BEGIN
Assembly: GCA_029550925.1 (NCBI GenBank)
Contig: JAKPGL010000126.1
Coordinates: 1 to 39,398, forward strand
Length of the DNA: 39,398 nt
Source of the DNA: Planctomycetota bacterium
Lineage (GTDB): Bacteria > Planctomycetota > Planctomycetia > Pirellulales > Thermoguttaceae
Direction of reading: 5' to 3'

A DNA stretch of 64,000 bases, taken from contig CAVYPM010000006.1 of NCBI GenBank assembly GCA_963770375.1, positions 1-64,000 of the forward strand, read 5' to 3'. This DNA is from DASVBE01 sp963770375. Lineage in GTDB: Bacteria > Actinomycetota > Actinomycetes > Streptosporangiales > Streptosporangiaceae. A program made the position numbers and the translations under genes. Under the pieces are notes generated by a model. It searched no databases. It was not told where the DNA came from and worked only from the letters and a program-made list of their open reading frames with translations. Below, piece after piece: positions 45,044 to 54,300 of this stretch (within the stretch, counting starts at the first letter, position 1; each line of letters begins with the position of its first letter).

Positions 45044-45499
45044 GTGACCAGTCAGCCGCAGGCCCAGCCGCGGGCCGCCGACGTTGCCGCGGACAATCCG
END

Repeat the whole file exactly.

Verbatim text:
Assembly: GCA_029550925.1 (NCBI GenBank)
Contig: JAKPGL010000126.1
Coordinates: 1 to 39,398, forward strand
Length of the DNA: 39,398 nt
Source of the DNA: Planctomycetota bacterium
Lineage (GTDB): Bacteria > Planctomycetota > Planctomycetia > Pirellulales > Thermoguttaceae
Direction of reading: 5' to 3'

A DNA stretch of 64,000 bases, taken from contig CAVYPM010000006.1 of NCBI GenBank assembly GCA_963770375.1, positions 1-64,000 of the forward strand, read 5' to 3'. This DNA is from DASVBE01 sp963770375. Lineage in GTDB: Bacteria > Actinomycetota > Actinomycetes > Streptosporangiales > Streptosporangiaceae. A program made the position numbers and the translations under genes. Under the pieces are notes generated by a model. It searched no databases. It was not told where the DNA came from and worked only from the letters and a program-made list of their open reading frames with translations. Below, piece after piece: positions 45,044 to 54,300 of this stretch (within the stretch, counting starts at the first letter, position 1; each line of letters begins with the position of its first letter).

Positions 45044-45499
45044 GTGACCAGTCAGCCGCAGGCCCAGCCGCGGGCCGCCGACGTTGCCGCGGACAATCCG